It goes without saying, and is even something of a cliche, that gas prices hurt right now. Last month, the average national price per gallon for all grades and formulations of gasoline surpassed five dollars for the first time — up nearly 40% from June 2021. And while home prices along with commissions have also risen during that time period, that growth has not been proportional to increasing gas costs, meaning agents around the country are feeling the pinch as their fuel expenses cut into their profitability.
Another cliche is that real estate agents spend their careers on the road, ferrying clients across town to showing after showing. Hard data to confirm or refute this notion is hard to come by, particularly since one day you might only have to drive a few blocks to a listing while the next you need to trek across county lines. But based on anecdotal evidence, a figure of 20,000 miles a year — about 75 miles a day excluding most weekends — seems like a reasonable estimate for a lot of markets. Based on an average vehicle fuel economy of 25.7 mpg, driving 20,000 miles requires about 800 gallons of fuel — which at five dollars a pop equals roughly $4,000 in annual fuel costs.
Of course, these figures are based on national averages and shaky second-hand Reddit evidence. Maybe you drive a hybrid with far better mileage or work in a small market. Maybe you live in Arkansas where gas is only $4.35 a gallon (and therefore your fuel bill will only come to $3,500.) But maybe these figures are a little too close for comfort, and you’re worried your budget isn’t going to cover such a business expense.
While there’s probably nothing you can do about gas prices, the good news is that there are plenty of things real estate agents can do to mitigate their fuel expenses and give their bottom lines a break. Here are five ideas you can start implementing today.
Did you know that last year, a NAR study found that nearly one in five homes for sale incorporated virtual tours in their marketing? Since the pandemic, more and more agents and homebuyers have discovered the benefits of virtual showings. Not only does a virtual tour mean no driving, but it also allows for far greater convenience for buyers, who can now access the home whenever they like. It is true that sometimes there’s nothing like actually being in the home space, but in many cases, a virtual tour will adequately show off a home’s winning features to eager buyers, at least enough to narrow down their selection of home to visits in person.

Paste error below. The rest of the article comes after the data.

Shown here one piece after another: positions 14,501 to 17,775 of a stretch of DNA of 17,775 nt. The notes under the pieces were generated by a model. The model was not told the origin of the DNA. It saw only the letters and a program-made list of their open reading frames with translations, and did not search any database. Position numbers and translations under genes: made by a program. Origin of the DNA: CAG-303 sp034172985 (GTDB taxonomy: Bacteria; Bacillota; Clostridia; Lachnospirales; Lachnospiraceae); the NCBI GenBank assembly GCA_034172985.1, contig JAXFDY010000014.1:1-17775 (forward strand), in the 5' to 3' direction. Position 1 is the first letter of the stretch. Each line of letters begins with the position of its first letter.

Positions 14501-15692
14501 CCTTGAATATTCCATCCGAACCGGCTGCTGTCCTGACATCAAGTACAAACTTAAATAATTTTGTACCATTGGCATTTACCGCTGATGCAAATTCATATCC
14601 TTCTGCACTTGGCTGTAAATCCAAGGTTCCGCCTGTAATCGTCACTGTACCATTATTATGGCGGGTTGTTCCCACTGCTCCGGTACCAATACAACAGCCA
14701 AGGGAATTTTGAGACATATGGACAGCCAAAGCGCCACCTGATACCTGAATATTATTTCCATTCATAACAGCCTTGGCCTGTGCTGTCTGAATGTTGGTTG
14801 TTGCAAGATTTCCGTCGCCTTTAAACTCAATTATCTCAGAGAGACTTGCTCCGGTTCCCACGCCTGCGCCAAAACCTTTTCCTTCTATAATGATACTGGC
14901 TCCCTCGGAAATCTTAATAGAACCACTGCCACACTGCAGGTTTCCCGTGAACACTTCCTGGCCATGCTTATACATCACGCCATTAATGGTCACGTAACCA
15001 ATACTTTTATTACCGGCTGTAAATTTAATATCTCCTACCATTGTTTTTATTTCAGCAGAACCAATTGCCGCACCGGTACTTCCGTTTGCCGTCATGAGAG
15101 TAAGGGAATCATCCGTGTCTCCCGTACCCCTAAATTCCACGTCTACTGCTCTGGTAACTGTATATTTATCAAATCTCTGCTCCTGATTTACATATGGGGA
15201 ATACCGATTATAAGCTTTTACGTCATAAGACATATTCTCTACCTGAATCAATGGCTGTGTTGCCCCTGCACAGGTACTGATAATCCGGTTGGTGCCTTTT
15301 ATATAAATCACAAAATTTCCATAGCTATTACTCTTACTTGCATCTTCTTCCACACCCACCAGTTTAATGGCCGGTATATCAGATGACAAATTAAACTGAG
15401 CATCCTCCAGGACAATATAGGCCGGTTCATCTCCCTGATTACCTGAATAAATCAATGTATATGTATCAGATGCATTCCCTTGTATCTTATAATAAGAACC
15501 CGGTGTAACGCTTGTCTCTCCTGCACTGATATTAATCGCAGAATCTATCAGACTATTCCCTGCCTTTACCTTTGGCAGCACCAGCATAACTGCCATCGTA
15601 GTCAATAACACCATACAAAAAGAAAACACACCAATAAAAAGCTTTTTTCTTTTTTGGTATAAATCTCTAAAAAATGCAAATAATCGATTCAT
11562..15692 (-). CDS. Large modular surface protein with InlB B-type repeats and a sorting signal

Of course, sometimes virtual tours just aren’t the best option, and physical showings are needed. If you work on a team, it might be beneficial to share showings based on other agents’ locations. For example, say you have a scheduled showing with a client 30 miles away. If someone on your team lives in that area or will already be nearby for their own showing, consider asking them to show the home for you. In return, you can show a home that might be inconvenient for them later. Remember, the important part of a showing is not that you do it, but that somebody does and the client is served. Lean into teamwork!
If possible, try to group your showings geographically when scheduling them. If you’re showing a client multiple properties in one session, limit the area to a couple of neighborhoods rather than spanning the whole city. Or, set your schedule so that you focus on different areas on different days. For example: On Mondays, you could try to stay downtown, while Wednesdays are reserved for the Heights. Grouping showings like this pairs well with sharing them between team members, so you don’t necessarily have to tell a client they can’t see the property they’re interested in until it’s your day to go out to the suburbs.
No matter how much you drive, keeping your car well-maintained can help boost your fuel mileage. Make sure your tire pressure is at recommended levels and that your engine is working at peak efficiency. Use a fuel line cleaner regularly. It can feel like a major inconvenience to take time out of your day to visit the quick lube, but even small improvements in mileage can lead to hundreds of dollars in savings over the course of a year.
Deducting Car Expenses
If you use your own vehicle for work and own your business or are self-employed, you can deduct many vehicle-related expenses on your taxes. There are two ways of figuring these expenses:
- Using actual vehicle expenses, including depreciation, lease payments, and fuel costs
- Using a standard mileage rate
The standard mileage rate for the first half of 2022 is 58.5 cents a mile and 62.5 cents a mile for the last half — meaning you could potentially deduct thousands of dollars in fuel expenses for the year.
Both methods have certain requirements and restrictions, so seek the advice of your accountant for your particular situation. But it never hurts to carefully keep track of your miles and other vehicle expenses.
Fuel prices hurt, but with careful planning and a little ingenuity, real estate agents can take the sting off. Plus by optimizing your driving efficiency, you’ll be boosting the efficiency of your business and making yourself more profitable. Who says this summer’s going to be a wash?
Workman Success Systems is the real estate industry leader in team development. Schedule a free business consultation to learn how you can better lead and grow your team.